"Well...I don't know. I like singing and all, but..."

Apple Bloom pulled a wooden cylinder out of her little saddlebag. It was big; it occupied the entire right-flank bag. She tossed its strap over her neck, then pulled out a wooden stick, the center of which she grasped in her teeth. She snapped her head to the side. The cylinder made a sharp, resonant banging noise.

"You brought that drum?" Scootaloo asked.

"You bet! I got your fife in the other bag. You been practicin' like I said to, right?" She tossed it to Scootaloo. "Now! Sweetie! Get singin'!"

Apple Bloom rapped out a series of three triplets, then fell into a steady, martial rolling beat. Sweetie looked around helplessly, then shrugged, and began singing at the top of her lungs. It was La Chevallaise, one of the first songs she had written. It was the most popular, too--the soldiers had taken a special liking to it. Scootaloo shrugged, and began piping imprecisely along; music wasn't her forte, but the song was simple enough.

Rise up, children of ponies, the day of glory has arrived!
Against us, gryphon tyranny: unbowed and blooded, we must rise!
Unbowed and blooded, we must rise!

Her resonant voice rang clear and sharp through the swamp trail. Nearly everypony turned to look as they walked.

Will ponies submit, frightened, crying,
To gryphon masters and lion slaves?
Will ponies lay down in graves,
While freedom is softly dying?

The ponies around them were singing. Apple Bloom rapped louder. Sweetie Belle stuck to the beat Apple Bloom provided, though it was a bit faster than she usually sang it. As she hit the chorus, she sang louder still, her voice straining but still controlled.

To arms, my ponies!
Form our batallions!
March on! March on!
And we shall free, our Equestria!

A particularly tall stallion stooped down next to Sweetie, and motioned for her to jump on his back. She did, and repeated the chorus. In every direction, ponies were singing as they marched.

To arms, my ponies!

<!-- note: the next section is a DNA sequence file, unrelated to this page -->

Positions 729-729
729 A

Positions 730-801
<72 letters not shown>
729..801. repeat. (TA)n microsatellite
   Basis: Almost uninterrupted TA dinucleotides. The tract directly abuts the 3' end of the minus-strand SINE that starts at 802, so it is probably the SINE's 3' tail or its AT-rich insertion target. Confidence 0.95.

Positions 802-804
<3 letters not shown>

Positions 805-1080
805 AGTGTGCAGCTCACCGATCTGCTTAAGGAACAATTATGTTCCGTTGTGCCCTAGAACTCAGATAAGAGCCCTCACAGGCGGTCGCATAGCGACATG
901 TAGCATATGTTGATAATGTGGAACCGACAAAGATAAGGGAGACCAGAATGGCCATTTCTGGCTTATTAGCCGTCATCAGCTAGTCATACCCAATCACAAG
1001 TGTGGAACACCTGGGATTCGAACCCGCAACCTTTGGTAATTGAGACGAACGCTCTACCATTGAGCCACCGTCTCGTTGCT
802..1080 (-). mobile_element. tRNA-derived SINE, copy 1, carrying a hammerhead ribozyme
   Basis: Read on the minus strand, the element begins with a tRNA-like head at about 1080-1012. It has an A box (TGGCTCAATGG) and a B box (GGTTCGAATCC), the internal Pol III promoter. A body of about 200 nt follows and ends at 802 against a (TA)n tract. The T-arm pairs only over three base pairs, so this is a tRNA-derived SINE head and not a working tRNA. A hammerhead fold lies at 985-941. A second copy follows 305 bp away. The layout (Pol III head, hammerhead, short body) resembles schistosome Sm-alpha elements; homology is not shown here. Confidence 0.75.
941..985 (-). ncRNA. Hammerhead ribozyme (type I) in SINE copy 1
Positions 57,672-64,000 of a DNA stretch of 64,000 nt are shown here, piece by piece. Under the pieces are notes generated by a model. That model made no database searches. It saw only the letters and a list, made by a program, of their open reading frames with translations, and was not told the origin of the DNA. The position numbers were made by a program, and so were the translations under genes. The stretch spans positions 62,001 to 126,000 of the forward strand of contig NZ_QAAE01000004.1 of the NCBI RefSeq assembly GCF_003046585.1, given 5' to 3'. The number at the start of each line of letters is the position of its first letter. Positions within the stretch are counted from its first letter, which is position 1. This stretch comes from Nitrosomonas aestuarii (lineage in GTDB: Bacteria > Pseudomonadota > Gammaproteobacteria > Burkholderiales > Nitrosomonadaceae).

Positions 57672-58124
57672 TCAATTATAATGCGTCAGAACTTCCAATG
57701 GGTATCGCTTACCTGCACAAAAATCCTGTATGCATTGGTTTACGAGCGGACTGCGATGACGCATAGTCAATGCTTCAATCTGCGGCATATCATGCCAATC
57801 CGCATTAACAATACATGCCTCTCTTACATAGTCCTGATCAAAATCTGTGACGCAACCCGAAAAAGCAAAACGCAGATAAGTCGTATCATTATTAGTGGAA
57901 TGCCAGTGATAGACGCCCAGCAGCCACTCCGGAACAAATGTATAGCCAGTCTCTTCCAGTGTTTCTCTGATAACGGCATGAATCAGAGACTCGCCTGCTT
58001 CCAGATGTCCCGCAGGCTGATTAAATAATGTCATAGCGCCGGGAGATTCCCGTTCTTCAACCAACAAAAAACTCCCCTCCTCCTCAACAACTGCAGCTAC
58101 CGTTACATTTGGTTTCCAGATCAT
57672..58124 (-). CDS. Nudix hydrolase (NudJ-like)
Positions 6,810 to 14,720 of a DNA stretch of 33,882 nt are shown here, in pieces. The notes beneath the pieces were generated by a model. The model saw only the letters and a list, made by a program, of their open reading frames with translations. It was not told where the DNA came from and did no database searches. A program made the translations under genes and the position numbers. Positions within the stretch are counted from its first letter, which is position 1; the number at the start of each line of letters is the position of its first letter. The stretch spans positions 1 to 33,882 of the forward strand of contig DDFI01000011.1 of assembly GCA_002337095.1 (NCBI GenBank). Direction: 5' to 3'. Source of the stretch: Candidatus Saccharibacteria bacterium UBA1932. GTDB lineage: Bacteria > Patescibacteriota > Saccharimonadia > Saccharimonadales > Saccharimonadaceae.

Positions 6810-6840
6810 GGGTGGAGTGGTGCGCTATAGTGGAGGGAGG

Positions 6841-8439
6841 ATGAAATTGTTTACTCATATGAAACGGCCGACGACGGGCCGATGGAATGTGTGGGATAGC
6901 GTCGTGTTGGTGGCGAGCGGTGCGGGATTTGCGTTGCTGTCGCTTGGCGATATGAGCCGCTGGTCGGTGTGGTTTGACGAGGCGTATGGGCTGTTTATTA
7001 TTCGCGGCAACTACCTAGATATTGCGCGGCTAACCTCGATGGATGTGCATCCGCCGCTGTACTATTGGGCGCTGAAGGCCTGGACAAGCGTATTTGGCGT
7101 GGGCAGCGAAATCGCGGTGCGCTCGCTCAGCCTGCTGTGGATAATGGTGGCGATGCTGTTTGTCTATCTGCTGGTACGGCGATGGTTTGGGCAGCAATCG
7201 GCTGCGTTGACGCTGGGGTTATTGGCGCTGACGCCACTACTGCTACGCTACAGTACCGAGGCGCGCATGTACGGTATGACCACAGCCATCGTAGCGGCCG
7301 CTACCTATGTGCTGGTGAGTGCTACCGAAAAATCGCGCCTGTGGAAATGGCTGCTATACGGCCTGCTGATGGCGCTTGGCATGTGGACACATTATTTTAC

Form our batallions!
March on! March on!
And we shall free, our Equestria.

Sweetie breathed in deeply, her face a broad smile. Everypony was listening to her. Everypony was singing her song. She flew eagerly into the second verse.

Derpy sang along softly as she walked. She liked the tune; it was familiar and stirring, and it always boosted ponies' spirits during marches and drills. Yet this time it was accompanied; a soft rap of drumming and tweet of fifing gave a rather engaging backing. She leaned over to talk to Big Macintosh.

"Who's playing, Mac?" she asked. "Did we take on some musicians?"

Without a word, he turned and headed back through the line to investigate the source of the music. Derpy kept walking and singing to herself. Suddenly, the music stopped, as did the singing. She looked quizzically behind her. A minute later, Big Mac arrived, his eyes aflame with anger, three fillies following close behind.

"It was them, General," he said, snorting in rage. "They came along."

Derpy walked off to the side of the road, and motioned for Mac and the Crusaders to follow. They did, and as the army continued to march along past them, Derpy leaned down to speak with the fillies. She spoke gently.

"So, girls. You've decided to come along on the raid?"

Scootaloo nodded eagerly. Apple Bloom looked nervously at Big Macintosh. Sweetie Belle looked at the ground.